Hi All! – This is the first chapter of my next book OUR VOYAGE BACK. This is a draft and is likely to change upon the official release! Enjoy!



“Are you anxious today?”

It’s just her and I in the small room on station North. She sits by an oval window, a silhouette. The room is dark, the only source of light the distant stars. I can barely see her face and yet it feels like she’s a breath away from me. She’s the ghostly woman.

Although she terrifies me, I want to believe she’s here to help. “Orlo,” she says. “Are you anxious today?”

She knows the answer. She knows all the answers. The only reason she’s asking me is because she likes to play games, and she feasts on her control over me. I mean, of course I’m anxious, otherwise I wouldn’t be sitting with her for another one of our sessions. I’d be with the other teens, living a normal life on North. I’d be perfect like the rest of them.


“Not like yesterday,” I respond, trying to sound sincere. What I really want to say is, “These walls suffocate me. And the darkness, the tightness of this room, why do we meet in here? This place drains me.”

I can’t say it.

The ghostly woman leans forward, showing a hint of her crooked smile. “A better today is the right direction, even if it’s slightly better. Did you have any dreams last night?”

“I don’t remember. I don’t think I want to remember them.”

“Did they cause you panic?”


“Why are you stressed?”

Another question for which she already knows the answer. Why can’t she cut out the trickery and be straight with me? I can handle it. Of course, that would ruin her fun. “The adults on North are sick,” I say. “The virus could spread to us.”


“Under the age of twenty. It—”

“Orlo.” She leans closer, a blurry, smothering presence. “The virus will not reach you. You’re too young, and that’s why you’re chosen for the voyage back to Earth. Aren’t you excited to see where your ancestors lived?”

“It’s all buried in snow.”

“It’s not as bad as it used to be. We wouldn’t send you if it were. I promise you that, Orlo. Your safety is our priority. Believe me.”

Believe me are two words signifying an imminent downfall. The small room darkens as the stars drift away. I try to focus on the light outside the window, but the ghostly woman’s blurry face emerges from the shadows. Her presence locks me in place.

“Can you hear me, Orlo?”

I want to see her eyes. I want to see the way she looks at me when she talks, but there’s only a voice. “Yes. I’m not anxious today.”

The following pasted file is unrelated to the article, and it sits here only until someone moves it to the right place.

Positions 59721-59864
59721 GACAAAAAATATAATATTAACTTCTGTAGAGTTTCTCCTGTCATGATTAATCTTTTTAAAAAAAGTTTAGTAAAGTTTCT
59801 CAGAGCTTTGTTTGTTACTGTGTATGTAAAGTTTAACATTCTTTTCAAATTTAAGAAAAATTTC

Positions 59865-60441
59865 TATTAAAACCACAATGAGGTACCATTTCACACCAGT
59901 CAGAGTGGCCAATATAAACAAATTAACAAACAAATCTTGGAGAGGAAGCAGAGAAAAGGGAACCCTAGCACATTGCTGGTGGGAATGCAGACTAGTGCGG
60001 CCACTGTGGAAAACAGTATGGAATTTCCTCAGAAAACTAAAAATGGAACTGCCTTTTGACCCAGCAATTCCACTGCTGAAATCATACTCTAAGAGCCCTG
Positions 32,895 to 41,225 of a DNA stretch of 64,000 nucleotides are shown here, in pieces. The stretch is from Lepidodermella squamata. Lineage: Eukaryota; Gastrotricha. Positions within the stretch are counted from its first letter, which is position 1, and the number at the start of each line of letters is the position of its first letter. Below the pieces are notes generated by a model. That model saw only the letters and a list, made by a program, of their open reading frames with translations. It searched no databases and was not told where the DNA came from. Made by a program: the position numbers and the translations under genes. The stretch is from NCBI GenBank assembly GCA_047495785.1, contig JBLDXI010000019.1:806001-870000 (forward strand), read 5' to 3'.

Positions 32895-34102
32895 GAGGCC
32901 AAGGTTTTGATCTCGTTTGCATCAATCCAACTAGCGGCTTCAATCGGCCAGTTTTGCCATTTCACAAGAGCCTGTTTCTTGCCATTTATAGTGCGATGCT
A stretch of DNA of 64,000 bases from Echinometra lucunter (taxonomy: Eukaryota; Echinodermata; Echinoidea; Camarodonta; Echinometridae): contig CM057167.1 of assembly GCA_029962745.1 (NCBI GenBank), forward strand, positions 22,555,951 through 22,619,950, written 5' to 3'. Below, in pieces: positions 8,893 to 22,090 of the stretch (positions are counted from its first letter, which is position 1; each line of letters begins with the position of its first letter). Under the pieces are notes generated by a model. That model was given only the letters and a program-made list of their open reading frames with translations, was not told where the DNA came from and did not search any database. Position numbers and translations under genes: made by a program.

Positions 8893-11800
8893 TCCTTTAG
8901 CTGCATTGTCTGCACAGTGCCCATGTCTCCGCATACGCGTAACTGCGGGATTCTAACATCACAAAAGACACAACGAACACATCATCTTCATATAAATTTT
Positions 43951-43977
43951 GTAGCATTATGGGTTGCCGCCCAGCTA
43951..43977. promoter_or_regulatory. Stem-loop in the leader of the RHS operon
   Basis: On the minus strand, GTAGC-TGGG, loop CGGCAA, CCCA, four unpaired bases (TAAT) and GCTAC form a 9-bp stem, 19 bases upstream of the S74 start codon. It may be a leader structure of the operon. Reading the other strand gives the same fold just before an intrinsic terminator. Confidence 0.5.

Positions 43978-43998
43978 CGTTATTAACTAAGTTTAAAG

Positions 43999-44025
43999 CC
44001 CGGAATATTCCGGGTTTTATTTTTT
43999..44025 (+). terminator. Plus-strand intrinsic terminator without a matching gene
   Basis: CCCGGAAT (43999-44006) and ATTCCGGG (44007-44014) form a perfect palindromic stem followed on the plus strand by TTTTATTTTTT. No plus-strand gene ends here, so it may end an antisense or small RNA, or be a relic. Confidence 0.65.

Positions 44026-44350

She waits a moment to respond. “Depressed?”

“I know how to deal with it now.”

“That’s not what the others say, and we found you in the garden. Why did you go to the garden?”

I no longer want to speak. Freedom, I crave it. Need it. I can’t listen to another one of her manipulative questions, and to make matters worse, I realize I’m no longer sitting across from her. I’m on a table, strapped. Trapped.  She hovers over me, and my skin crawls. Where is the woman who only tries to help me? Did she ever want to help? I need out of this room. I can’t be here, or breathe, it’s sucking the life out of me.

The garden calls my name, wanting me to escape the small room.  Soft blades of grass touch my wrists and ankles, and birds chirp, and the ceiling is a bright blue sky. A sky usually only seen in pictures, I have it to myself in the garden.

“I was there,” I say to the ghostly woman.

“You were. What happened at the garden, it was the first violent act in the history of North. Did you know that? The Universe designed humans as peaceful creatures. We are not meant to commit acts like you did. It’s okay, though, Orlo. Now we will help you. We’re not to be feared, and you’re not alone.”

I know what I did was wrong. It was never my intention, though, it… just happened.

But, why is she focusing on me when there’s a deadly virus wiping out all the adults? “You’re dying,” I say. “You’re leaving us. How can you help me?”

“You and the others will save us.”

“You don’t believe that.”

“Of course I do.”


“You have nothing to fear.”

I try to look away from her but my head is locked in place. “You scare me,” I whisper. 

“I scare you? Why?”

“Because you haven’t told us the truth.”

“What truth?”

“Why we’re going back.”

“You’re saving us, Orlo. You know that. The cure is there, and you’ll give it to us. The virus will be destroyed.”

My neck strains as I try to turn my head. I catch a glimpse of the oval window. The stars outside the room, they tease me of a new world.

“Why don’t you believe me, Orlo?”